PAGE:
She also noted that the Cuban regime has plenty of funds and a strong tourism industry as it continues doing business with countries, with the embargo only effective within the regime and Cubans suffering as a result of its corruption.

“Cuba has so much money,” she said. “There’s thousands and millions of tourists that go every [year] to Cuba.” 

“The embargo is within the Cuban regime,” she added. “[The communist regime stops] people from being human beings and having the freedom to choose what to do with their life.”

Replying to a Reuters story warning that protests in Cuba will increase the number of coronavirus cases, Alonso asserted that such was “normal from communists, from socialists.”

“They’re never gonna speak up the truth,” she said.

She then pointed to the hypocrisy of those who express support for Black Lives Matter while remaining silent as Cubans are subject to brutal treatment.

“When [George] Floyd died, when he was killed, the whole world talked about it and attacked and everything. But now when all these Cubans put their lives in danger — some of them have been killed already; they’re being tortured — no one says anything,” she said. 

She then accused the Biden administration of “helping the regime, not the Cubans.”  

“[The Biden administration] allows thousands, maybe millions, to come in [illegally] through our borders here in the states, but they won’t allow 50, maybe a hundred, that will take little boats,” she said. 

“It shows you what side they are on, and they’re not on the side of human rights and of the Cuban people,” she added.

Alonso also suggested that those who hate the USA relocate to Cuba.

“What I say sometimes is, ‘Hey, if you hate so much this country, why don’t you move to Cuba?’” she asked.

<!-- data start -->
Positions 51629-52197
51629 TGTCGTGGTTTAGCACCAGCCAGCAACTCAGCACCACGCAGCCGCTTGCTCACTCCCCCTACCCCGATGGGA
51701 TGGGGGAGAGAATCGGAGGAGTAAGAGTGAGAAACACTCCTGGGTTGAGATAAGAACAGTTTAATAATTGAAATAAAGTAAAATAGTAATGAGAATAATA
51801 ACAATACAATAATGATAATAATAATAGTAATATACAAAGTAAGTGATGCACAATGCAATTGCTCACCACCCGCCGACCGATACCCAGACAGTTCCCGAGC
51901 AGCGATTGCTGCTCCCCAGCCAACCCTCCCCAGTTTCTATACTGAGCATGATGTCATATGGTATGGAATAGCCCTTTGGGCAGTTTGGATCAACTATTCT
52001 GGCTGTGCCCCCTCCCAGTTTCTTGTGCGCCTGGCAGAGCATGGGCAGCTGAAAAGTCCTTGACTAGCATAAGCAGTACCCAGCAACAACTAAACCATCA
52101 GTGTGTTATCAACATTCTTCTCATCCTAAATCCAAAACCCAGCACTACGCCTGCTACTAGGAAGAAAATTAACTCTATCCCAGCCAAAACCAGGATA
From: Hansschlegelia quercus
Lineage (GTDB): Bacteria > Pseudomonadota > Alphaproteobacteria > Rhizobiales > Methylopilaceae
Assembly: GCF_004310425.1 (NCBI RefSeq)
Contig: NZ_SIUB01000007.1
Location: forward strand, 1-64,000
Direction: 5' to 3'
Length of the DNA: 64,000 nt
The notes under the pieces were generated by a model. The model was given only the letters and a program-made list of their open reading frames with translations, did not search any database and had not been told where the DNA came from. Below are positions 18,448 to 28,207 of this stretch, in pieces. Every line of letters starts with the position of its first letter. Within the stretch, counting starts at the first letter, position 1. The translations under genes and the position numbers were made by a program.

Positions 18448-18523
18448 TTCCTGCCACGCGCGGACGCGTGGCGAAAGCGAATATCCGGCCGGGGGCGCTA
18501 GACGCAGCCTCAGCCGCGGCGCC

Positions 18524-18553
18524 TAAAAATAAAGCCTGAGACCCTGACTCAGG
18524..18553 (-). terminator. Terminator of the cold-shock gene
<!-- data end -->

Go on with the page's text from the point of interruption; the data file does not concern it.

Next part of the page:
She then highlighted the lack of gun rights entrusted to Cuban citizens.

“Cuba’s [citizens] have no guns because one of the first things that [former Cuban dictator] Fidel Castro did was he took away every single gun from every single Cuban person,” she said, “and so they are on the streets with rocks and with sticks against tanks, against everything you can imagine that governments and regimes have to attack their people.” 

“They are fighting for their freedom and asking just for the main little things to be able to survive: medicine and food,” she added.

Blasting The View’s Joy Behar for touting Cuba’s literacy program under the repressive regime, Alonso clarified the true extent of the exposure permitted to Cubans.

“When Behar talks about the literate in Cuba — ‘Everybody knows how to write and read’ — let’s just be clear about something: they only allow you to read what they want you to read,” she said. 

“The only way to control your people and brainwash them is to put on top of them everything they want you to believe is true,” she added. “So all the books they want, only the news they want, is what the Cuban people can see and can read.”

Thousands of Cubans in more than 40 provinces have been participating in the largest demonstration in decades in a call to end 62 years of abusive communist rule on the island.